Agency: NSF | Branch: Standard Grant | Program: | Phase: ADVANCED TECH EDUCATION PROG | Award Amount: 200.00K | Year: 2011
This project is increasing the awareness and interest of high school students in the exciting and emerging field of information security and promoting their involvement in the next steps towards an educational career pathway. Activities focus primarily on program development and improvement, and curriculum and educational materials development. The project builds on activities of Cyber Watch.
Intellectual Merit: The project is developing and implementing the following strategies: (a) providing outreach and resources to local high schools, (b) offering high school students Cybersecurity Camps at the college, (c) providing and supporting College CIS Program mentors for students, and (d) sponsoring culminating Cyberdefense Competitions. High school students are being exposed to information security scenarios through hands-on activities and cybersecurity camps and competitions at the college. Bringing high school students and educators into the information security arena is broadening participation and promoting understanding of this critical field. It is strengthening relationships between local county high schools and the college. Student participation is an integral component to this project, and peer mentoring is foundational to activities in the Cybersecurity Camps and Cyberdefense Competitions.
Broader Impacts: This project is increasing the depth of understanding and skill level among students preparing for information security jobs or other jobs in information technology that need knowledge of information security. This project is advocating for females and underrepresented populations to be involved in the camps and competitions and to consider information security as a possible career. Materials and developed for the high school cybersecurity camps and competitions are being made available to other institutions. Information is being disseminated both state-wide and nationally. This project is helping to support national security by cultivating an interest in high-school students who can further their education in information security and become part of the pipeline to a well-equipped workforce.
Agency: NSF | Branch: Standard Grant | Program: | Phase: FED CYBER SERV: SCHLAR FOR SER | Award Amount: 2.20M | Year: 2015
Keeping computers and information systems secure is a major challenge. Business, industry, and government need well-prepared technicians who can prevent, detect, and investigate cybersecurity breaches, and the growth of cyber-threats has created a need for many more workers who have appropriate, specific knowledge and skills. To address these needs, CyberWatch West (CWW; http://cyberwatchwest.org), an Advanced Technological Education (ATE) regional center, will continue its activities that are strengthening and expanding cybersecurity education in the Western region of the United States. This area is home to many high-tech companies, utilities, government agencies, and nonprofit organizations, which need a healthy supply of employees with cybersecurity knowledge and skills at all levels. CWWs cybersecurity education programs, hands-on cyber competitions and training workshops, approaches to faculty and student development, and industry engagement initiatives are proven models that should be shared broadly across the West and the nation. In cooperation with industry and government partners, CWW will educate students to fill thousands of job openings in cybersecurity and will thereby address national needs for the security of critical infrastructure, defense, healthcare, and commerce.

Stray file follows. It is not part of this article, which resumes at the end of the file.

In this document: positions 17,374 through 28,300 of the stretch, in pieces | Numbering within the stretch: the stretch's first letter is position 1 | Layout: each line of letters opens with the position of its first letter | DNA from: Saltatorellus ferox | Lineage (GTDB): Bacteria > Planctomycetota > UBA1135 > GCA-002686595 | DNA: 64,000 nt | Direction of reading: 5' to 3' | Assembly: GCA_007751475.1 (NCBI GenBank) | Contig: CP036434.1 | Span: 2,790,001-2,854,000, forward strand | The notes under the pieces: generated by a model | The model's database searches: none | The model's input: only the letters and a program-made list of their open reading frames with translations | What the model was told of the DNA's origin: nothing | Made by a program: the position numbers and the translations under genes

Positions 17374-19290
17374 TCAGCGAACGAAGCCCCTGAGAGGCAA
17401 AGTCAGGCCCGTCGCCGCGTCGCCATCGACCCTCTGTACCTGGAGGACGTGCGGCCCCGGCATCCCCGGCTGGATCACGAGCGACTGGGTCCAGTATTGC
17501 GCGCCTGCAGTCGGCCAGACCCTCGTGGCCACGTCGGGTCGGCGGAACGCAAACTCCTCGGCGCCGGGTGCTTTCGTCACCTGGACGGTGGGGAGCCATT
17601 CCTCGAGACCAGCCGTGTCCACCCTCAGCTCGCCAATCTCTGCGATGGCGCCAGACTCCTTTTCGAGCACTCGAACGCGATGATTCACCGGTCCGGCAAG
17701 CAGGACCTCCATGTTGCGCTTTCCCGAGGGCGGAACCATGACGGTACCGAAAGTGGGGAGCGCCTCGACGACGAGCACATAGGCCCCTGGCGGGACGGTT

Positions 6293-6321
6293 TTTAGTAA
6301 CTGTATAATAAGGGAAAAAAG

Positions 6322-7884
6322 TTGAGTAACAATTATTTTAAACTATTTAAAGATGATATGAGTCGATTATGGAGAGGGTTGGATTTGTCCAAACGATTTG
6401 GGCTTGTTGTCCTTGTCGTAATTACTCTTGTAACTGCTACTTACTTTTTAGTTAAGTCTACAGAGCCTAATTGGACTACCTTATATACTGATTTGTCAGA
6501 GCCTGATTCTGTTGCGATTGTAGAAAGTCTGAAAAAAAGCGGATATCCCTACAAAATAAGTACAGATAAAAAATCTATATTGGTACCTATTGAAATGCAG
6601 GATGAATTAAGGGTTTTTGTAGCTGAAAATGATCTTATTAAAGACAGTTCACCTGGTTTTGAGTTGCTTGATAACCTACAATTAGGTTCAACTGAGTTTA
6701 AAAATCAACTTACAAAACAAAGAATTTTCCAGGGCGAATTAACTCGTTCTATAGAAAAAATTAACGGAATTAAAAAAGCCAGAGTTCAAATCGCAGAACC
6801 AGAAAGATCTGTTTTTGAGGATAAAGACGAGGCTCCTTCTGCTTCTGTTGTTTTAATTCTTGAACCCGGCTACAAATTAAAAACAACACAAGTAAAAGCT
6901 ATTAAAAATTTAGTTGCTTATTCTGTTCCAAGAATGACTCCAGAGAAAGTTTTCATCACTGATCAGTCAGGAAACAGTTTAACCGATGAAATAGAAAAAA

CWW was previously funded through NSF Awards DUE-1104278 and DUE-1361636. The centers mission is to strengthen the cybersecurity workforce in the Western United States by providing solutions to address the limited resources at community colleges through innovative curriculum development; building an online community for faculty professional growth and mentoring; creating a developmental pathway of competitions that facilitate growth of students cybersecurity skills; and supporting other efforts at the state, regional, and national levels to develop and disseminate cybersecurity programs. The center will disseminate its model cybersecurity education programs throughout a 14-state region; expand curriculum development, faculty professional development, and student development opportunities; and strengthen and sustain industry partnerships to ensure up-to-date curricula as well as student internships and employment. In particular, CWW will support institutions seeking the National Center of Academic Excellence in Information Assurance 2-Year Education (CAE2Y) designation. The center will develop model curricula that meet CAE2Y Knowledge Unit (KU) criteria and National Initiative for Cybersecurity Education (NICE) criteria addressing workforce readiness. Expanding CWWs past work on 2 + 2 + 2 educational pathways, the center will develop a cybersecurity Transfer Model Curriculum (TMC) to facilitate automatic transfer for California community college students to universities in the California State University system. CWW will further serve college faculty in the region by addressing new topics and content in cybersecurity via webinars, workshops, the CWW website, and an innovative faculty mentoring program.